Ennerdale Lake, Cumbria

Escape the crowds and head to one of the most serene and beautiful valleys in the Lake District


Just getting to the remote shores of Ennerdale Lake is something of an adventure. Navigating the winding, narrow roads requires some skill. Then, as you approach the lake, the road gives way to rubble tracks, which lead to rough-surfaced
car parks. The lake shore can only be reached on foot. The result is that solitude and tranquility are more readily found in Ennerdale than in any other Cumbrian valley.


Footpaths completely circle the lake, and are accessible from either of the two car parks, Broadmoor Wood to the west and Bowness Knott, above the midpoint of the north shore. From the former, the track leads to the weir over which flows the River Ehen, and from there along the southern shore.

Choice of tracks

If you’re feeling energetic, follow the diagonal track (yellow route) across the steep hillside to the top of Angler’s Crag. From there, you can behold a superb view of the upper reaches of Ennerdale. If you crave even more adventure and spectacle, you can scramble up the steep, boulder-blocked gully to the right of the heather-clad crags above the lake (red route), then either continue up more gentle, grassy slopes to Crag Fell summit, or contour across to the finger-like pinnacles. From there, you can descend on to Angler’s Crag, beyond which is the shore path.

The lakeside footpath continues to the alluvial flats beyond the lake’s eastern end. The path passes through a dry stone wall that rises directly up the slope to the very rim of the valley, before threading its way for nine miles over the summits of Iron Crag, Caw Fell, Little Gowder Crag, Haycock and Scoat Fell, before turning away towards Wasdale.

Irish Bridge

After passing through the fields beyond the lake, the footpath crosses a ford over the River Liza, known as Irish Bridge, and joins a broad forest roadway. Eastward, this runs for four miles to the edge of the conifer forest. After half-a-mile, it passes the Youth Hostel at Gillerthwaite. Shortly after this, it comes to a break in the forest, which leads to the summit of Red Pike. The view over the Buttermere Valley toward Borrowdale is perhaps the finest in Cumbria. Indeed, the five lakes visible from this summit are the highest number you can see from any point in the Lake District.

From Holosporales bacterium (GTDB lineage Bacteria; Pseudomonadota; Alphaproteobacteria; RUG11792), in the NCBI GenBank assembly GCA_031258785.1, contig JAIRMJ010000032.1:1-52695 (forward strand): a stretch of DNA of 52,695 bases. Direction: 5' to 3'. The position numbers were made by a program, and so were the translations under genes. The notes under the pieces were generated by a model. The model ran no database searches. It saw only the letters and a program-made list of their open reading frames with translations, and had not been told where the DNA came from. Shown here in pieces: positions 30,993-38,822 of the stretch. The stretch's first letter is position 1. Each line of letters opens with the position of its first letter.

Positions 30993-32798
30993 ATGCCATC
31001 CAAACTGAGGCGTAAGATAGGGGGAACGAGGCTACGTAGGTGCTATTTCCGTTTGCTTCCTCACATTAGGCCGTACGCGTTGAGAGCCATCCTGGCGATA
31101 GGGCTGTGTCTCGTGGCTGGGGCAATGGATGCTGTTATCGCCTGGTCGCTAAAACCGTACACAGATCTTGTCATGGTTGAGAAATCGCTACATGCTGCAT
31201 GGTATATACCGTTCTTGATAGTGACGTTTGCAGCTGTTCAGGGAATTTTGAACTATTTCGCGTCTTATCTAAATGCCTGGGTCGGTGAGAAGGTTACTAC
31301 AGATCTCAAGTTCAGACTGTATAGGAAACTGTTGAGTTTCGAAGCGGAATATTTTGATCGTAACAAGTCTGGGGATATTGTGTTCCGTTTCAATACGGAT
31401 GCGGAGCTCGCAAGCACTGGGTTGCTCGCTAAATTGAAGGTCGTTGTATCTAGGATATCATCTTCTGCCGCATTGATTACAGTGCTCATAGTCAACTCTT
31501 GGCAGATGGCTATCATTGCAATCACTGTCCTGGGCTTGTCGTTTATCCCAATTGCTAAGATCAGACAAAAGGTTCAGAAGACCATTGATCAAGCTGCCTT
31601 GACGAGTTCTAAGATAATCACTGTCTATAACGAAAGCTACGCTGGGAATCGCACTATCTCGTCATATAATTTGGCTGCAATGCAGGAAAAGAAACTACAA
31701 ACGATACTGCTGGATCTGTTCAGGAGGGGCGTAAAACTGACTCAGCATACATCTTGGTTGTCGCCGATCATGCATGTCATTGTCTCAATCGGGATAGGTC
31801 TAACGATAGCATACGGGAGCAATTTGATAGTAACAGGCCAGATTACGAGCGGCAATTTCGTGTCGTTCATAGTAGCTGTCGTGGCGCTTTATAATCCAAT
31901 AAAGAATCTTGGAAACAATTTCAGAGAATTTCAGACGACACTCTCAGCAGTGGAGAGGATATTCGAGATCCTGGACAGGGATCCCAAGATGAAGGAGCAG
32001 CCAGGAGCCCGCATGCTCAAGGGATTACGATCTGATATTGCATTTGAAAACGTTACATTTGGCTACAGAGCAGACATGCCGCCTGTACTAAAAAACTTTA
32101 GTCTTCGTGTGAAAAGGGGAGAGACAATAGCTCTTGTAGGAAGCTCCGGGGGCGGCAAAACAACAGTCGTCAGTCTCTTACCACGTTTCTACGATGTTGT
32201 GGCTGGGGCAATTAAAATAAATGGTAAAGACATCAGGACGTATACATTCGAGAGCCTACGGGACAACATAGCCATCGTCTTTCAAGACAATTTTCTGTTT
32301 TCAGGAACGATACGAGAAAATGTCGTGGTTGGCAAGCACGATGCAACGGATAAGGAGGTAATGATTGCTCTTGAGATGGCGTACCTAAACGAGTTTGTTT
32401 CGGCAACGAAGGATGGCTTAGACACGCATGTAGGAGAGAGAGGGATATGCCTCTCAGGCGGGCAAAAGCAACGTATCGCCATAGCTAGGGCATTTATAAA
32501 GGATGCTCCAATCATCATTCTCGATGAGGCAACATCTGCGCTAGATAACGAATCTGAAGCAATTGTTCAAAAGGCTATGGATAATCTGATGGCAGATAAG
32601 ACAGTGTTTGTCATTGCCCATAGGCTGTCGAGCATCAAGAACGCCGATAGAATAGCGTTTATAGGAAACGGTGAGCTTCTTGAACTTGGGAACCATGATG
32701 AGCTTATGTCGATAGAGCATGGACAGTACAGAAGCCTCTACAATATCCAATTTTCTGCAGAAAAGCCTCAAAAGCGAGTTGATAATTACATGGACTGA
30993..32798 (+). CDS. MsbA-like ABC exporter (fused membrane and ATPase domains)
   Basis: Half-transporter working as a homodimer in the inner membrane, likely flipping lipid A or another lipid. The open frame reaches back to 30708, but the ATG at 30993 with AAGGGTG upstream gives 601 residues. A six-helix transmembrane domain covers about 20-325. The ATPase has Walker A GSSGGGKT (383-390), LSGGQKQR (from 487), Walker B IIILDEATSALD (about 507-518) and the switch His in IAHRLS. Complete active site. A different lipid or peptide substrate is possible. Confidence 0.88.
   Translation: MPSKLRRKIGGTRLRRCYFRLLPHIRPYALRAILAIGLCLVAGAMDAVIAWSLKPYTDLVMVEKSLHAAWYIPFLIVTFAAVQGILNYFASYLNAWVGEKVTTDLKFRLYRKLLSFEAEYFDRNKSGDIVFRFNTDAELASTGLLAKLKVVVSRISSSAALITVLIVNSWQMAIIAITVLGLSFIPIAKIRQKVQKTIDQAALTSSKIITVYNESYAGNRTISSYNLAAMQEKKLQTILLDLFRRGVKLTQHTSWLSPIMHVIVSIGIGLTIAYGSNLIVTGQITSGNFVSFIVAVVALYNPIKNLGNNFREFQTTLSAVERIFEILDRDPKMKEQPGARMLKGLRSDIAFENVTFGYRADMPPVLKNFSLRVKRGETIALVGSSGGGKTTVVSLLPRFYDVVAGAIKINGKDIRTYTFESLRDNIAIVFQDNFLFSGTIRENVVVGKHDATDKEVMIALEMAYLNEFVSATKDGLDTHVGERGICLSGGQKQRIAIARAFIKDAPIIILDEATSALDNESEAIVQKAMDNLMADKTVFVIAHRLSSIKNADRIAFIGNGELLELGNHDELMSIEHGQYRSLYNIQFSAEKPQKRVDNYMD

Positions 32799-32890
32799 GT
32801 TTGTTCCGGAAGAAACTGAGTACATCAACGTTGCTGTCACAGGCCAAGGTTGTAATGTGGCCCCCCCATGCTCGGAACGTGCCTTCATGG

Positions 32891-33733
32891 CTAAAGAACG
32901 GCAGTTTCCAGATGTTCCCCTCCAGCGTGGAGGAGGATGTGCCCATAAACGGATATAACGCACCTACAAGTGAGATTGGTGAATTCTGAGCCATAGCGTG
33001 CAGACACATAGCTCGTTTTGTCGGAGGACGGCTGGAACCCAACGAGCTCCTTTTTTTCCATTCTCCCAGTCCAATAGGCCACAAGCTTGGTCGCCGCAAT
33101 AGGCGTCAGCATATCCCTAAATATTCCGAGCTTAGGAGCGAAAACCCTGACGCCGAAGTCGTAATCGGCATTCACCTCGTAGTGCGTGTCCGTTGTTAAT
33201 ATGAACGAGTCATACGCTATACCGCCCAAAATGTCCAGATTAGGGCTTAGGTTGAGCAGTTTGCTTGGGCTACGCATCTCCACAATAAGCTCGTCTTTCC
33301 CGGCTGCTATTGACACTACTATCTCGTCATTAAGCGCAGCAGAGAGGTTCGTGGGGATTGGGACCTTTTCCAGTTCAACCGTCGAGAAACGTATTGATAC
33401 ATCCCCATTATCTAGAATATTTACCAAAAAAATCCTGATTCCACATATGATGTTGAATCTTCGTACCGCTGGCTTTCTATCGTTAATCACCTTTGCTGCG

There’s also the precipitous southern slopes, which rise almost claustrophobically to the spiky top of Steeple, and the broad amphitheatre of Pillar Mountain, the eighth highest peak in the Lake District. Atop the mountain, the enormous Pillar Rock projects like a thumb, justifying Wordsworth’s comparison of it to “a vast building, made of many crags.”

Beyond the forest is the stunningly situated Black Sail Youth Hostel, nestled among the drumlins of the valley head, backed by Great Gable, where English rock climbing was born in 1886.

Bowness Knott

After a mile-and-a-half’s walk west of Irish Bridge, along the water’s edge, you reach Bowness Knott, and the second car park. Progress up the valley by car is forbidden from this point, though cycling is permitted. A footpath continues around the northern and western shore for around two miles, bringing you back to the weir and Broadmoor Wood.

Useful Information

How to get there

Follow the A5086 from Cockermouth, or the B5295 from Whitehaven, to their junction at Wath Brow, then the minor road through Ennerdale Bridge to Broadmoor Wood, where a sign directs you towards Ennerdale Lake.

Find out more



Fox and Hounds Inn
Ennerdale Bridge, Cleator CA23 3AR
01946 861249
Cosy pub overlooking a stream on a secluded side road.


Shepherds Arms Hotel
Ennerdale Bridge, Cleator CA23 3AR
01946 861373
Originally an 18th-century coaching inn, this hotel is now a popular resting place for Coast-to-Coast walkers. They make packed lunches on request.



This historic port has elegant Georgian houses and connections to the mining industry, rum trade and American War of Independence.